Today, the independent Financial Accountability Office of Ontario (FAO) issued its commentary on the proposed minimum wage hike – and the results are quite sobering.
Although the higher minimum wage would raise total labour income by 1.3 per cent by 2019 (adjusted for inflation), only a quarter of that income would directly benefit low-income families, which the FAO states makes the minimum wage hike “an inefficient tool for reducing overall poverty.” 40 per cent of the gains would go to households already making above-average incomes.
The commentary also confirms what a lot of businesses and business advocacy organizations such as the GNCC and the Ontario Chamber of Commerce have repeatedly stated: higher payroll costs will lead to job losses among lower income workers. Even after including the projected job gains from increased labour income and higher household spending, the FAO believes that the Ontario economy will shed a net total of 50,000 jobs, mostly amongst teens and young adults. They caution that this estimate is conservative, and there is evidence that the job losses could be even worse.
The FAO’s commentary lists accommodation and food services, retail trade, and agriculture as the industries which will be most affected, and these industries are three pillars of the Niagara economy. Together, they employ 63,000 people in Niagara – almost one in three working people.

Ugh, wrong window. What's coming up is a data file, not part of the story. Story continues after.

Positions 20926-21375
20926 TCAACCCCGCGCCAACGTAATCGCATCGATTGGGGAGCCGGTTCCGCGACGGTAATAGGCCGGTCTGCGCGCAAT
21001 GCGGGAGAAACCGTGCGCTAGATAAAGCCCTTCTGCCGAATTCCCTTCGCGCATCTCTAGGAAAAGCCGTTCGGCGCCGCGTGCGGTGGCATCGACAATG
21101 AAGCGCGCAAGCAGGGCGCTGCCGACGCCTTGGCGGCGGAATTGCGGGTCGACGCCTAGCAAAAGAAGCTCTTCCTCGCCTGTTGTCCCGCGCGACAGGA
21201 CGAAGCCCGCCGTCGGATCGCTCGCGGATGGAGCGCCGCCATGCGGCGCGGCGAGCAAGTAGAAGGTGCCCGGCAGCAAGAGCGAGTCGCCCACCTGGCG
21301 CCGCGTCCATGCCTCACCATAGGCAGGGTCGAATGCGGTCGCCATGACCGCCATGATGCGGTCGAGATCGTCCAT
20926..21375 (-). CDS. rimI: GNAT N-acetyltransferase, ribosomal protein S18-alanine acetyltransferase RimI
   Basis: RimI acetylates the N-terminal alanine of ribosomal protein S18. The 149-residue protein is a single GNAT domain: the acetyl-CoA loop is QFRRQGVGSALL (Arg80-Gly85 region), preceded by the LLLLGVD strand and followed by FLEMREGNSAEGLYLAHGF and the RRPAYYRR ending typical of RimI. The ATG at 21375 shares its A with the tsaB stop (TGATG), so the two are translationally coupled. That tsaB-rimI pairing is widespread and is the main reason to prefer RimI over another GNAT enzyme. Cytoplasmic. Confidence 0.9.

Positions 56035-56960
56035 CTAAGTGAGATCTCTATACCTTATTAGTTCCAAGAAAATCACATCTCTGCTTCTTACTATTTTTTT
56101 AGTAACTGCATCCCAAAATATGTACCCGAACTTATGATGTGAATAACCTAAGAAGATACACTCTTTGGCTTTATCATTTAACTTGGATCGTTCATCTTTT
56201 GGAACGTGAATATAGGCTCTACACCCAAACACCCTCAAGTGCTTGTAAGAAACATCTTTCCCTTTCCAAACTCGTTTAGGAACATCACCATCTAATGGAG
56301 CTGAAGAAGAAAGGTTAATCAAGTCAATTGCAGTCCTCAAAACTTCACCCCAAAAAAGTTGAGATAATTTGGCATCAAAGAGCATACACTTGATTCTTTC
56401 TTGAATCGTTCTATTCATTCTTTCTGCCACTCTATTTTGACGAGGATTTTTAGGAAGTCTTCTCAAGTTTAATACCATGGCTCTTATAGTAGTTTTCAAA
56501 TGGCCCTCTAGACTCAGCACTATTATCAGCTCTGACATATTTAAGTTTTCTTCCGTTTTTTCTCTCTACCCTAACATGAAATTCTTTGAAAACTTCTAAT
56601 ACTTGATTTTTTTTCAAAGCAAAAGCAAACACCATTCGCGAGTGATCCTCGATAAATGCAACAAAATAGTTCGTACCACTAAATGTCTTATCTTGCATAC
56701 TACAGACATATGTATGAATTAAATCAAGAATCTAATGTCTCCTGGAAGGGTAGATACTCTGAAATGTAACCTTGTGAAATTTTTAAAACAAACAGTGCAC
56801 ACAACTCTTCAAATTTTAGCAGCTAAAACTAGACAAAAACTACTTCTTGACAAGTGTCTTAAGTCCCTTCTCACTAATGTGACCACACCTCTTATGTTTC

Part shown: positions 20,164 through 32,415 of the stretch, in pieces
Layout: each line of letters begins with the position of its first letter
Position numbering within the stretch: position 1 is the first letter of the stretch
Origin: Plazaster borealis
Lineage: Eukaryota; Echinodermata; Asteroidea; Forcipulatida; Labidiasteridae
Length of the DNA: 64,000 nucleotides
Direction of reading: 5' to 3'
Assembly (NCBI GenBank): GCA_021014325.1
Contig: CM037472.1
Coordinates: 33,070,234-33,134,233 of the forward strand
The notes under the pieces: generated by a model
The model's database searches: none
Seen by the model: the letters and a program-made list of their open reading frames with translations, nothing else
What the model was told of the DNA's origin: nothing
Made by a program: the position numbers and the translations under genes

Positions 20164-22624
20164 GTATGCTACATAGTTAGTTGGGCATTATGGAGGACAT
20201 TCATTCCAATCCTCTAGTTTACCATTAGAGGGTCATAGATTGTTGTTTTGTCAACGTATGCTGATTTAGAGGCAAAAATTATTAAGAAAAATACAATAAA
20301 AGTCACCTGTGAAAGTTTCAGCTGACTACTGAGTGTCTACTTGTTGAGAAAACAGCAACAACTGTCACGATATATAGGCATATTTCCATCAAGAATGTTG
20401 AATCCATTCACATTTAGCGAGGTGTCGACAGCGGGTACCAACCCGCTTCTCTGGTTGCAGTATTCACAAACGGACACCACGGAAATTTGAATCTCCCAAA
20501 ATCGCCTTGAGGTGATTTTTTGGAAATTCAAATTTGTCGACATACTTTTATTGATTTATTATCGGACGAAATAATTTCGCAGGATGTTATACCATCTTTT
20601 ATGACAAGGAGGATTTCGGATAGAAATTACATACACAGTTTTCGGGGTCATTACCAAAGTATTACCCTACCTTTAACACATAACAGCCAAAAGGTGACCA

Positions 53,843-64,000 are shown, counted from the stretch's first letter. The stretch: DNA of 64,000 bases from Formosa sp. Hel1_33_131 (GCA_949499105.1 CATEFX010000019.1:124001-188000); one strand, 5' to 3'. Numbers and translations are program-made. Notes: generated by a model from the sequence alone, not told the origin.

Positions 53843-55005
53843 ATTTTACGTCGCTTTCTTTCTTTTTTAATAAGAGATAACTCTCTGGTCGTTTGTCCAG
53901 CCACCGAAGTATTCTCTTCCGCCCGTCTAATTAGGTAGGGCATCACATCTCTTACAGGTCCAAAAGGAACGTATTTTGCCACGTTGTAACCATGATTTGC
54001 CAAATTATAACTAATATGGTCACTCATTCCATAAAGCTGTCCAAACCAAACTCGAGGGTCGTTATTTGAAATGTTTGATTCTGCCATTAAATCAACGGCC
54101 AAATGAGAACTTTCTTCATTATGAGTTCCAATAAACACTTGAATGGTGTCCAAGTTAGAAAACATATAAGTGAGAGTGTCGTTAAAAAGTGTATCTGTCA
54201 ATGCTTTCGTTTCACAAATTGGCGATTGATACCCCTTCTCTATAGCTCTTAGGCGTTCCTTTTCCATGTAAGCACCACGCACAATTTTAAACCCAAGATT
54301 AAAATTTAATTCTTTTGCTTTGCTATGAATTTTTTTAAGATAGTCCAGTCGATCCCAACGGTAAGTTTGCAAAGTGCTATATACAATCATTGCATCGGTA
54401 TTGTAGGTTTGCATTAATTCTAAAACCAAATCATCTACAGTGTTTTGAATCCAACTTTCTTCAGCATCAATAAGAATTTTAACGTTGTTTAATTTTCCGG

The article cited previous research indicating that in Canada, a 10 per cent increase in minimum wage results in a 3-6 per cent reduction in teen employment. As we noted previously, that research also finds that the larger the minimum wage increase is, the larger the increase in teen unemployment.
The GNCC has previously advocated a more measured and considered approach to minimum wage and to tackling poverty in general. We asked that the rollout be slowed down to the pace seen in other jurisdictions moving to $15/hr, so that businesses have a chance to adjust. We have also asked the government to address public sector shortfalls which greatly affect the working poor, such as a lack of decent public transit, affordable childcare, and affordable housing. Finally, in order to prevent or reduce the projected loss of 50,000 jobs, we have asked for offsetting measures for businesses to help them adjust, such as tax cuts or payroll tax credits, or industry-specific initiatives aimed at helping businesses in the most-affected sectors of the economy.
Read the FAO’s full commentary here.
Read the GNCC’s submission to the Standing Committee on minimum wage increases here.